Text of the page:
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Union Carbide Corporation USA
Union Carbide Corporation (UCC), a US based multinational had controlling shareholdings in the Indian subsidiary Union Carbide India Limited (UCIL). UCC was responsible for the design, construction, operation and maintenance of the factory in Bhopal. The factory produced carbaryl pesticides. Sold under the brand names "Sevin" and "Temic", these pesticides were claimed to control "more than 160 different harmful insects on 85 different food and fibre crops".

Union Carbide's past achievements
The Corporation has a long history of causing death and injury in different parts of the world. It holds the record of causing the worst industrial disaster in the USA, in which 2000 workers died of silicosis during the construction of the Hawk's Nest Tunnel in 1930 in West Virginia. In 1981 the Corporation was fined $50,000 for spilling over 25,0000 gallons of propylene oxide, a cancer-causing chemical, in the Kanawha river. In the same year 402 employees in Union Carbide's Eveready battery factory in Indonesia were suffering from kidney diseases due to exposure to mercury.

Between January 1980 and 1984, an Environmental Protection Agency investigation revealed at least 61 leaks of (MIC) at Union Carbide in West Virginia. In Bhopal, prior to the disaster, environmental safety concerns by private citizens were responded to by legal threats from the company and repressive managerial measures were employed against workers who raised occupational health concerns.


Who are they?
The recent news of the US based multinational Dow Chemicals buying over Union Carbide Corporation for $9.3 billion in stocks has evoked sharp protest from the survivors of the December 1984 gas disaster in Bhopal. Criminal cases against Union Carbide Corporation are still pending in the Bhopal district court and there is fresh evidence of environmental damage caused by the company around its factory in Bhopal.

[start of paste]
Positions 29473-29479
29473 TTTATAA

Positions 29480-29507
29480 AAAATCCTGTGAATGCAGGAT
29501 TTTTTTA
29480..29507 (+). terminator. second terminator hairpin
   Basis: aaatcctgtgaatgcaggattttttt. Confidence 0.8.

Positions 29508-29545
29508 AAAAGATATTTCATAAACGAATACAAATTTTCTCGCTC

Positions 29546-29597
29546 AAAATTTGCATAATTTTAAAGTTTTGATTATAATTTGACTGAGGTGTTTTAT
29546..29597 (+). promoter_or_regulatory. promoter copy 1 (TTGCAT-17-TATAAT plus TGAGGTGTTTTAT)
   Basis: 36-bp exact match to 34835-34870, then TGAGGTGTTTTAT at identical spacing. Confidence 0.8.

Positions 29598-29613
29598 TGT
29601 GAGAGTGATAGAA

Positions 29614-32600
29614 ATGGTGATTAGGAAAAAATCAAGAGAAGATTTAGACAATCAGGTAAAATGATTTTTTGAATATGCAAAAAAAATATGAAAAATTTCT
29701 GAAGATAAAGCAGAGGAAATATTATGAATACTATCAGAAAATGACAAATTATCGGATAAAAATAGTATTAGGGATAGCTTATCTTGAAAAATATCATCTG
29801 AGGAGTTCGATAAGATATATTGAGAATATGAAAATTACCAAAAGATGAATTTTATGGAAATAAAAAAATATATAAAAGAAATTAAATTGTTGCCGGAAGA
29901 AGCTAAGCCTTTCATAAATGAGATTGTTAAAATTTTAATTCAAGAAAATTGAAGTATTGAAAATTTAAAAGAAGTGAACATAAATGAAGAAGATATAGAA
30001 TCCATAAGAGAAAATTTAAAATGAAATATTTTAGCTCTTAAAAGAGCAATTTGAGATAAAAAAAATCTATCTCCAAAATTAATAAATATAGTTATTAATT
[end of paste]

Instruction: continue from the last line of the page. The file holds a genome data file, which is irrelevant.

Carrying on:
Dow Chemical (Dow) is the second largest US based chemical corporation with over $20 billion in revenues. The chemical giant's history is blemished with the cover-up of information related to dangerous products such as Agent Orange and the pesticides DBCP and Dursban.

Today
Dow faces thousands of lawsuits related to silicone breast implants. The corporation is also under fire as the world's largest producer of chlorine (a byproduct of which is dioxin), and as a major source of chemicals that contribute to global climate change and other health and environmental problems.

How do they get away with it?
The chemical giant wields enormous influence in public policy, particularly on environmental and consumer issues. Much of this influence is well-hidden from the public because Dow operates through trade associations and corporate coalitions. Such deliberate concealment makes it nearly impossible to track Dow's influence over key public health issues and just how much the company has interfered with public policymaking.


Some interesting facts about Dow:
1
Dow ranks among the world's chlorine producers and consequently, is likely to be the world's largest root source of dioxin, the most toxic compound known. Dioxin causes cancer, and has been linked with birth defects and fertility problems.

25,000
Farm workers sued Dow for sterility caused by exposure to DBCP, a pesticide banned in the US that the corporation continued to market internationally. DBCP may also cause cancer and birth defects.

7
Number of years Dow knew about Dioxin in Agent Orange before reporting it to the US government.

25,000
Veterans who filed claims against Dow for injuries from Agent Orange.

90
Louisiana families relocated due to the threat of groundwater contamination from Dow's Plaquemine plant.

$1 million
US environmental fines paid by Dow in 1995.

+122%
Increase in Dow's profits in 1995 from 1994.

$732,000
Fine against Dow Elanco, the largest in the history of the EPA, for failure to report information about adverse health effects of the insecticide Dursban.

$167,339
EPA fine for hazardous waste violations at Midland, Michigan facility.

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